A warm hand fell on my shoulder and the scent of mothballs enveloped me as our instructor, Mrs. Hayes, leaned over my shoulder.
"There's no wrong answer in writing, dear. It seems the spirit of the muse was upon you a page back. Perhaps entertain it. You never know where it might lead."
I gave her a small smile but hoped she wouldn't linger. I had only another ten minutes to start my literary masterpiece.
She left, but instead of concentrating on the birth of words, I looked across the room at my best friend, perched in front of the fireplace. Victoria scribbled furiously in her notebook, not seeming to come up for a moment of air. Story ideas seemed as plentiful to her as daffodils in spring, and although most of them involved Zack Morris or a New Kids on the Block love triangle, at least she had ideas—and guts enough to write about them.
I swallowed down my jealousy and forced my pen to move across the paper, scratching out a sentence that described a beautiful old English house. When Mrs. Hayes told us our writing time was nearing an end, I looked down at the flowery words I'd painted—beautiful, but without character or conflict within sight.
When it was time to file out of the room, I took the last place in line and discreetly ran my hand over Louisa's painted desk. For a fleeting second, the whisper of something extraordinary floated up to me . . . something that felt like possibility and hope and excitement. But before I could grasp it and claim it as my own, it vanished.
I pressed my hand harder into the white paint, searching, willing some trace of talent to seep into my being. If I concentrated hard enough, perhaps I would become someone special, perhaps a gift would be given to me, perhaps I would be able to support myself so that I would never again have to depend on the state or the foster care system, or even the Bennetts, to do so. If I could just find this secret something, I knew I would find where I truly belonged.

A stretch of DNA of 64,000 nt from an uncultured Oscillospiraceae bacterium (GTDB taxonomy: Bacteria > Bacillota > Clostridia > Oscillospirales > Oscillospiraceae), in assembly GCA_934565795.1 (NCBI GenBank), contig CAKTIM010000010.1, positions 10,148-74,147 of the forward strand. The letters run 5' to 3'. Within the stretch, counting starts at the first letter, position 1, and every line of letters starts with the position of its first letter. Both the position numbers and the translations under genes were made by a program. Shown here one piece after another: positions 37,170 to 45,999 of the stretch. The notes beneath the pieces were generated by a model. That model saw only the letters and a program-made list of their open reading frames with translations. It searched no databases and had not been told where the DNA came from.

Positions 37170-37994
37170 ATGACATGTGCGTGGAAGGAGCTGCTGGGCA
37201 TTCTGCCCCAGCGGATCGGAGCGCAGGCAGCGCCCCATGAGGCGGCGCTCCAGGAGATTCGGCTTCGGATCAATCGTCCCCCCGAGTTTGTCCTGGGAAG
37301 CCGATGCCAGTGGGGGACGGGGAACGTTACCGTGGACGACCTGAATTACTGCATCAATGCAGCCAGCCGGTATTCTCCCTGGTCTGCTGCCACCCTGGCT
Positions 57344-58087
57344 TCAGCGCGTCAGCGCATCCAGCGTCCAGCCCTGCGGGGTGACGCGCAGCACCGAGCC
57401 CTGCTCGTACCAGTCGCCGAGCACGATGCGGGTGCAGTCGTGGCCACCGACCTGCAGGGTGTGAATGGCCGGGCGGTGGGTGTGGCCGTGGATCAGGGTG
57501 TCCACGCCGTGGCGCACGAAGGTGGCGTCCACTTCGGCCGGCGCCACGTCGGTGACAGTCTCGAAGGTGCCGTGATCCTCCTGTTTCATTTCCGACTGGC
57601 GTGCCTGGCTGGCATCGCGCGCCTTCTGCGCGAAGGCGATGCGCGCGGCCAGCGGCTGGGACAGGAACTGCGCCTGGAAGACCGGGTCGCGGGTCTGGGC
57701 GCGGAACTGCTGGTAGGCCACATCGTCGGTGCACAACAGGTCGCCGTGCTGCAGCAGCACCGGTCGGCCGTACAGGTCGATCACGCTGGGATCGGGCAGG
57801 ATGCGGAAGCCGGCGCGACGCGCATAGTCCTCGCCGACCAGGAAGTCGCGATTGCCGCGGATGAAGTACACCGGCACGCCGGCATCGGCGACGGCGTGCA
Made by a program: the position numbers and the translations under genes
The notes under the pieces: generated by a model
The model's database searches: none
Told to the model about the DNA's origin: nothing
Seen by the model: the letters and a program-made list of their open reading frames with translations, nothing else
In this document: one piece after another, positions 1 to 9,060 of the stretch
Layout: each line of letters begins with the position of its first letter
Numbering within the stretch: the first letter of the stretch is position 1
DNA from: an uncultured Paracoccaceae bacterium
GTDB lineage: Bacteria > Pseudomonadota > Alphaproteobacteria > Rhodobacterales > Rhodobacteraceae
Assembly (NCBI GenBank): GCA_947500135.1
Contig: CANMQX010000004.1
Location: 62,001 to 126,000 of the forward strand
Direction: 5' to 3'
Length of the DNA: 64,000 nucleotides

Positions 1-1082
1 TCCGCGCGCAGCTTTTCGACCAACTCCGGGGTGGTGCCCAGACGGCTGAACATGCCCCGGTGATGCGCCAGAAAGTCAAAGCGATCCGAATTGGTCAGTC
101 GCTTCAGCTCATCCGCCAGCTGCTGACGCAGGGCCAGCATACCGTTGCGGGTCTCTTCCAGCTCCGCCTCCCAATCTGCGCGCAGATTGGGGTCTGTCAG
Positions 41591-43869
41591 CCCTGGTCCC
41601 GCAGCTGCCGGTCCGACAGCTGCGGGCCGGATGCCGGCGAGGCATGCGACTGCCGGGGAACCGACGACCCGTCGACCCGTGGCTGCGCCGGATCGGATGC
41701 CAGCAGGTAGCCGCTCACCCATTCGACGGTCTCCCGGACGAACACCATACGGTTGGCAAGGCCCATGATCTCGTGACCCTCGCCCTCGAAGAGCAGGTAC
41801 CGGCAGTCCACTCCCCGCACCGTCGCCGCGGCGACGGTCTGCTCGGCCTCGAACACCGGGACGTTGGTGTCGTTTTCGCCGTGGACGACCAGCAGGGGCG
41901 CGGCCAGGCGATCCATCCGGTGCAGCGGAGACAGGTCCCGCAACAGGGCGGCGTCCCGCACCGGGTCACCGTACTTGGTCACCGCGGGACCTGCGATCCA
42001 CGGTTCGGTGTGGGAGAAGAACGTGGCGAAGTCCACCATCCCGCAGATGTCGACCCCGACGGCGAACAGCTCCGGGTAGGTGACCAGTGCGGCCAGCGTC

As the line moved forward, I let my hand fall from the cool wood of the desk. The girls made their way downstairs, their footsteps loud on the ancient staircase. Mrs. Hayes stopped me from following them.
"Please don't be discouraged, Taylor. Do you know that both Louisa and Jo had many false starts and even rejections before finding their voice?"
"They did?" I couldn't help the curiosity that crept into my tone.
She nodded. "Why, one of Louisa's stories was considered so sensational, no one would touch it. But guess what? It's being published—finally—later this summer. Your time will come, dear. Stick with it, and maybe your sister can help you."
For the first time I felt something shut down within me at the mention of Victoria. I supposed we were sisters in a sense. And yet sometimes—times like these—our differences seemed so apparent that I thought I was just kidding myself. Maybe it was a lie—me being a Bennett, me pretending I could be like all these other girls here.
For once, I felt a need to reveal the truth and set things straight, or it might wrap its cold fingers around my throat and strangle me.
"She's not my sister," I whispered and followed the rest of the girls down the stairs of the old house.
* * *
After we said goodbye to our classmates and teachers, I gave one last look at the beautiful, gabled house. Drapes decorated the sides of each window. A grand old chimney topped the historic house and I reminded myself again how lucky I was to be here, where my favorite book of all time had been written. No matter if the words didn't come today—perhaps they would tomorrow.
Turning, I joined Victoria on the walk back home, skipping over the cracks on the sidewalk, my backpack bumping against me with each jump as I listened to Victoria prattle on about the story she'd started that morning. Her words were as plentiful in speaking as in writing, and I listened with rapt attention as we passed the imposing white colonial that used to be Ralph Waldo Emerson's home.
"I'm sick of writing about surface stuff, you know? Being at Orchard House, it was like I felt Jo speaking to me, telling me about a new kind of story . . . a story she would have written."
I marveled at her imagination, her confidence in her story. Was it because she'd grown up with two loving parents? If I'd been with them from the beginning, instead of living in the house of an absentee uncle, would I have Victoria's surety?